Interest in chemistry-focused BoF?

If Open Chemistry gets accepted for Google Summer of Code again this year, this is a proposed project that I will mentor if someone picks it. It would be good to know what is useful to bind other than the core data structure, so input is welcome here.

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That sounds fantastic!
For me, the most useful support is quite low level things describing the quantum mechanics such as (in cclib notation) mocoeffs and aooverlaps.

I find the higher level observables are actually fairly easy to get out of the logfile, and are quite compact, whereas the actual wavefunction information is quite challenging to get at, you need an actual parser (can’t just grep a number), and it’s where it would be really nice to use different quantum-chemistry backends to cross-compare and access unusual methods.

Hi there, I’m planning on attending JuliaCon this year. for my PhD in Computational Chemistry I’m developing ProtoSyn.jl (Still under heavy development, please check /use-cases branch for up to date code, first release is planned for later this year). This is a package specifically developed for protein design and molecular manipulation. It has features such as:

  • Monte Carlo simulations
  • Steepest Descent optimizations
  • Peptide mutations
  • GPU and SIMD acceleration

Starting from a completly unfolded structure, ProtoSyn is able to predict the protein structure of a small peptide with less than 4 angstrom RMSD, using TorchANI as an energy function (a machine learning model in Python trained on DFT-level data). It also allows for the mutation and design of new peptides.
Although still in its infancy, I would love to share the progress and get feedback for the project on a focused forum about chemistry at JuliaCon. It would be incredible!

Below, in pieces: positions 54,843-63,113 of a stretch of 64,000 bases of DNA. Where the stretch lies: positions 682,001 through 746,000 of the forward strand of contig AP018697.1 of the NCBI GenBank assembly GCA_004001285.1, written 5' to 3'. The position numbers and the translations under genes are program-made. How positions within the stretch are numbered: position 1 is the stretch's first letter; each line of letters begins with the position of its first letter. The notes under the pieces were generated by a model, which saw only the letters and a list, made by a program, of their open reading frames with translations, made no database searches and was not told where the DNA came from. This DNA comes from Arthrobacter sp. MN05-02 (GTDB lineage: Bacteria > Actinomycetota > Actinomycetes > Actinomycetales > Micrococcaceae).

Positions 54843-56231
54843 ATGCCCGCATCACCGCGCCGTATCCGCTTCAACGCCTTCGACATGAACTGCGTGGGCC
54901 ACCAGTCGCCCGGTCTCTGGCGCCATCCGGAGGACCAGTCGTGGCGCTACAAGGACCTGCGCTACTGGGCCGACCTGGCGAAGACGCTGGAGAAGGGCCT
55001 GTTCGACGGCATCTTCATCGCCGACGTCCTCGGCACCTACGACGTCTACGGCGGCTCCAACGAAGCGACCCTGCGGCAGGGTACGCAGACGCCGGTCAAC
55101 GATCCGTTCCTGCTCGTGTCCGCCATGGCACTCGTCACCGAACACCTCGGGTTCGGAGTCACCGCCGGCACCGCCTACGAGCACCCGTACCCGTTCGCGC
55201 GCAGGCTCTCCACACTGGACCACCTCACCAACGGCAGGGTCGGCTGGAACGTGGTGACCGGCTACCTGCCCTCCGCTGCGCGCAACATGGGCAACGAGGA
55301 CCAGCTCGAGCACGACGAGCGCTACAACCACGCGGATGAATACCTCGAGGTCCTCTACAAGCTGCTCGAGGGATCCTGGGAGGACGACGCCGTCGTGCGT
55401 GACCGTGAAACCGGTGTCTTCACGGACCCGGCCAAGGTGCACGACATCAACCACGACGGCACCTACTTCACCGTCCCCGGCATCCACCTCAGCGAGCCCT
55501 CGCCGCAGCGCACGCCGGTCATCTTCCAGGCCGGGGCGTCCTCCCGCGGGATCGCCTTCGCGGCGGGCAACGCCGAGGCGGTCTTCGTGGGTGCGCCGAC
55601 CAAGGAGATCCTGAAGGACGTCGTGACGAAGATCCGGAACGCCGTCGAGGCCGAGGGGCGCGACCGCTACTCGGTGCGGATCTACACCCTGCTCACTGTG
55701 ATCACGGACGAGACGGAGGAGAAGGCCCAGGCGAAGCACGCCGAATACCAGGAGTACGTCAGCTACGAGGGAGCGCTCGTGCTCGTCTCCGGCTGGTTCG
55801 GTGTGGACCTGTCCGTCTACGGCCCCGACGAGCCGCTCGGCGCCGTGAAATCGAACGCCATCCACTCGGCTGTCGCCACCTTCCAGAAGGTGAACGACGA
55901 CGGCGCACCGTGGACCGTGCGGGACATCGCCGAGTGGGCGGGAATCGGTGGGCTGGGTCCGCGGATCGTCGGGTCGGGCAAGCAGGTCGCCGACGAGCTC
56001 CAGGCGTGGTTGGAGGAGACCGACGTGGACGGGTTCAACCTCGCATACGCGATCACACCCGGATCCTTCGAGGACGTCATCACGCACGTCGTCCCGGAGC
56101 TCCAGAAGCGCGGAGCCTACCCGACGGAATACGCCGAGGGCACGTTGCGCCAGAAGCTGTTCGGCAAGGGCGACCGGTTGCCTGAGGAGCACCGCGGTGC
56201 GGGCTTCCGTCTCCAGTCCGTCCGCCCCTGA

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Looks great, I’m excited to hear more about it!

@Seanny123 may be interested as it sounds like some of the functionality overlaps with Rosetta.

@Seanny123 may be interested as it sounds like some of the functionality overlaps with Rosetta.

It does, it is loosely inspired in PyRosetta. I’ve used it for a while and identified certain parts that could be improved or at least it would be helpful to explore alternatives. Besides, Rosetta > Pyrosetta is a classical example of the “two-language problem”, which was another reason to use Julia for a new approach to protein design and molecular manipulation.

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Open Chemistry has been accepted for GSoC again. If no one takes the project, then I will probably do it myself.

The attributes you describe are part of the core data structure, so you’d get those “for free”. I agree that bindings to other things (most of the bridges) are not as interesting or important.

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Seeing as how someone mentioned .cif format files, the relatively new package CrystalInfoFramework.jl will read (and write) CIF files and dictionaries.